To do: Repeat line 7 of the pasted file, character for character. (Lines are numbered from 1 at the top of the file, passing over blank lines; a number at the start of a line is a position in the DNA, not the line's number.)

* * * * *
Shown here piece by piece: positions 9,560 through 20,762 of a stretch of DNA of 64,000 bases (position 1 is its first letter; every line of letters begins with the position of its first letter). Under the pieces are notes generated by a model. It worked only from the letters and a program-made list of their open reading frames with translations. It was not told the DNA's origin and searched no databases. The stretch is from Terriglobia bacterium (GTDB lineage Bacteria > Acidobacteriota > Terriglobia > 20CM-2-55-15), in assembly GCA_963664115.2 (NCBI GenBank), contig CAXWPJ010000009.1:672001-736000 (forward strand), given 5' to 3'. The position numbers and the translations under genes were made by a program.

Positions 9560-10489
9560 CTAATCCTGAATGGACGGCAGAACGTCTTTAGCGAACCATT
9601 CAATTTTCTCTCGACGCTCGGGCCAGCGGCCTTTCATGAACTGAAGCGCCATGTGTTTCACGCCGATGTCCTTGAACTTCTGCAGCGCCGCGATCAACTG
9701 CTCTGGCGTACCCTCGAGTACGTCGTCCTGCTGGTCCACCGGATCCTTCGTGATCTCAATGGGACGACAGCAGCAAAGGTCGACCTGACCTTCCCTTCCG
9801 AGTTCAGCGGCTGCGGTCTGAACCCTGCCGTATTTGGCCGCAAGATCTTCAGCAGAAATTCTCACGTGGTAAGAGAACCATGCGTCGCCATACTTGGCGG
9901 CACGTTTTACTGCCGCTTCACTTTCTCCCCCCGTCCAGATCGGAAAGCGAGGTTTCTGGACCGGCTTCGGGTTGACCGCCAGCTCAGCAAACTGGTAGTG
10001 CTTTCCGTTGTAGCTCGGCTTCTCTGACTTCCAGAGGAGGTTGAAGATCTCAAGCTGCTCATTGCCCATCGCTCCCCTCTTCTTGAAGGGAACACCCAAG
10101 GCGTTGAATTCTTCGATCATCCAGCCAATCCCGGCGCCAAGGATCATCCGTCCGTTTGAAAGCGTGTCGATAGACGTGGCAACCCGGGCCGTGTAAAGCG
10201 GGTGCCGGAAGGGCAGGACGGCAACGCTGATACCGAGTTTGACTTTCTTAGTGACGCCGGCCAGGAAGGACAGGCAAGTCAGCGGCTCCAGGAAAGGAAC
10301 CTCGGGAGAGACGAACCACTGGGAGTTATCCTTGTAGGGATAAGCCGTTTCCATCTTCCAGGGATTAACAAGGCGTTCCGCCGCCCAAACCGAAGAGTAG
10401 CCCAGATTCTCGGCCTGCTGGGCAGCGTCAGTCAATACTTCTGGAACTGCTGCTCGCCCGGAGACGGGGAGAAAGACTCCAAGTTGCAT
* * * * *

9901 CACGTTTTACTGCCGCTTCACTTTCTCCCCCCGTCCAGATCGGAAAGCGAGGTTTCTGGACCGGCTTCGGGTTGACCGCCAGCTCAGCAAACTGGTAGTG